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The Secret Seven: property investment hotspots to defy the credit crunch

Despite reports of economic gloom, falling house prices and a recession there are still huge profits to be made in international property – particularly in emerging markets that are currently competitively priced but set to boom. 

The only thing standing between you and your property investment abroad is a little inside information. To that end, property and investment company Aston Lloyd, has compiled a report called The Seven Property Hotspots, identifying the top seven places and cities in the world where you are most likely to make a profit. 1. Slovakia: A key emerging market in the European Union, the country’s property prices have risen by 100 per cent since 2004.

Where to invest : Central Bratislava where yields are high. Gross yields on 100 square metre and 120 square metre apartments are around 10 per cent. Watch out for : Minor land issues caused by unsolved heritage disputes prior to 1989 as these may require a prolonged acquisition procedure. 2. China: Home to 21 per cent of the world’s population and forecast to be larger than the US economy by 2045.

Where to invest: Shanghai with an increasing demand for high-end property. Investment in the city’s infrastructure is expected to sustain price growth. Watch out for: Consult with solicitors on precise property rights as given the communist government’s policies, certain property rights are not guaranteed. 3. Northern Cyprus: Plans for reunification with the Republic of Cyprus, combined with average annual economic growth of 12.7 per cent since 2003, Northern Cyprus is a key property hotspot. Where to invest: Bogaz, the coastal fishing village is the hotspot for investment. It is popular for its beaches, sought after restaurants and its strategic location near Famugusta. Watch out for: With the division of the island in 1974 and the forced removal of residents in certain areas, some claims to property may exist if the island division is settled and displaced northern Cypriots return from the south.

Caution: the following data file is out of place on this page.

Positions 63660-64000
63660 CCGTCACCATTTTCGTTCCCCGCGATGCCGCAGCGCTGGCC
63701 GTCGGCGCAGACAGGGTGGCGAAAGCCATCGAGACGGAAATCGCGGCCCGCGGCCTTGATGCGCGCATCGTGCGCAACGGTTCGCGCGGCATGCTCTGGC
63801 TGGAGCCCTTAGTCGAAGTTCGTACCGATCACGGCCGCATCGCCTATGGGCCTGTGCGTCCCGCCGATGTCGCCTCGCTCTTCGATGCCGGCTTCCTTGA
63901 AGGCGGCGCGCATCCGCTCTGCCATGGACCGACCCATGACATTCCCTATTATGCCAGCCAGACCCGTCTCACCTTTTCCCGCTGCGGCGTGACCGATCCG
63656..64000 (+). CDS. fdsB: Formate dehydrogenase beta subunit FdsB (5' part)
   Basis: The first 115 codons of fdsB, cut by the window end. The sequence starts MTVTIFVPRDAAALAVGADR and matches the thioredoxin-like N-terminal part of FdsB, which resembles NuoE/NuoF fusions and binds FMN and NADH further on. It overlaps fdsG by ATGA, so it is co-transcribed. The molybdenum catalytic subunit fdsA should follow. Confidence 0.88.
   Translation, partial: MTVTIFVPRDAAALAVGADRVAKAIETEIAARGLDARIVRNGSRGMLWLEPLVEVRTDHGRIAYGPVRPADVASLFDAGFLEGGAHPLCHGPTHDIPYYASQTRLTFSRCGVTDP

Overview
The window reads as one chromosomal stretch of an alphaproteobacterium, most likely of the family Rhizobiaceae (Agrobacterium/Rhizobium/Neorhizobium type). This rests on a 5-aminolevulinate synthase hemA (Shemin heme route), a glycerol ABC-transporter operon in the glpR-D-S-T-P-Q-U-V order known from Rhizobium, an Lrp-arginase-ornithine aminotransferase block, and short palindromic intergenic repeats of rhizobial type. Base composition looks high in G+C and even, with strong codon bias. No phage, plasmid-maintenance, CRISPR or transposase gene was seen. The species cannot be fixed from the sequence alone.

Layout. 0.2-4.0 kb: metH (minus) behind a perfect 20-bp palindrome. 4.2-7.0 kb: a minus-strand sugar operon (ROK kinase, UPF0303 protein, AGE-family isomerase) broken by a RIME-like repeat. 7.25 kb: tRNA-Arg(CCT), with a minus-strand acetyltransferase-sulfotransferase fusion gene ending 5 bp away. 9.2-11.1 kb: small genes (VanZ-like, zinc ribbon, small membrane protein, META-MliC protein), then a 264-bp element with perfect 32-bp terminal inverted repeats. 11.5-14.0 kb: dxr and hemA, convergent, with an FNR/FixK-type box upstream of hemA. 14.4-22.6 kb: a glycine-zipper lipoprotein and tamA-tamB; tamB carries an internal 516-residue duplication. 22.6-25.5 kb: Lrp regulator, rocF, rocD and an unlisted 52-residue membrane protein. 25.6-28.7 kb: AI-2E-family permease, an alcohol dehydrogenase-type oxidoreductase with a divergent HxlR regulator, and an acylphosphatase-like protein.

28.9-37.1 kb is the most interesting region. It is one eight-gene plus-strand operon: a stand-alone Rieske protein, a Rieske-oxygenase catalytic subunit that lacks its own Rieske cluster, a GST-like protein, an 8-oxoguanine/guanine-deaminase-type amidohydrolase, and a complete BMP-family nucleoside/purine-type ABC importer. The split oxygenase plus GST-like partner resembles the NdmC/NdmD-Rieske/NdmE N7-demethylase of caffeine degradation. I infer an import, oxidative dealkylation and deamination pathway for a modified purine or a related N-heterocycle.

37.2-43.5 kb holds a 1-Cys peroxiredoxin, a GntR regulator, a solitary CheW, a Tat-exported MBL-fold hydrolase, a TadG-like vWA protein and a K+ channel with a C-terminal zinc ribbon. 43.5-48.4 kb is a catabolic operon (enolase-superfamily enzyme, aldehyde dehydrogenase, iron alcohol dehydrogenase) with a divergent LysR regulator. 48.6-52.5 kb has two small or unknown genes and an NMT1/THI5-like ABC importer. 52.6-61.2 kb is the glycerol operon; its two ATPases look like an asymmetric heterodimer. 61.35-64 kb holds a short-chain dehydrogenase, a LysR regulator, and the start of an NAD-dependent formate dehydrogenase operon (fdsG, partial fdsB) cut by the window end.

4. Ukraine: The second largest economy among the former Soviet States, with a predicted sustained GDP growth of five per cent per annum through to 2010. Ukrainian property in some areas is now priced higher than Warsaw and Amsterdam.

Where to invest: Kiev has a growing expatriate community and an increasing demand created for high-standard builds in the capital. Prices have been driven up by demand. Watch out for: Levels of corruption are high so a competent solicitor is essential. Taxes are also moderate to high.

5. Bulgaria: A full member of the EU and tipped to receive over £8.8bn in EU development funding to 2013. Where to invest: Sofia, the capital city and home to majority of Bulgaria’s 200,000 millionaires. Prices here rose by 35 per cent in 2007, making it a strong property investment. Watch out for: Closing costs are high (VAT, municipal tax, notary fees, registration fees and agent commission are paid by the buyer). Costs incurred by the buyer can therefore be up to 25 per cent. There is also rental income tax so investors should make sure their investment returns profitable yields. 6. Turkey: Average annual growth rate of seven per cent since 2004, Turkey has established itself as a leading emerging market for property investors. With a burgeoning tourist industry and planned reforms ahead of its EU accession, it’s poised to become one of the world’s top 10 economies by 2050. Where to buy: Belek, Turkey’s golfing mecca with plans to add up to 15 golf courses to its range of five-star golf retreats over the coming years. Belek is bathed in sunshine for 320 days a year. Property investment has increased by 40 per cent since 2005.

Watch out for: Check the planning so you don’t have ugly builds near your investment; ensure that property for sale is accompanied by title deeds and make sure you get a competent solicitor to explain the terms before making the decision to purchase.

7. Poland: Poised to become the manufacturing hub of Europe, the country’s housing market is significantly larger than other European emerging markets and mortgages are easier to obtain. Where to buy: Warsaw, high housing demand and profitable long-stay rental properties. Krakow is well suited for rental investors with a housing supply that does not meet the demands of its high earning population.

Watch out for: Growth in Warsaw potentially unsustainable; increased due diligence on behalf of investors as some vendors are offering inflated prices taking advantage of the boom in foreign speculative buying. Picture caption: Warsaw is now heavily sought after by property investors.

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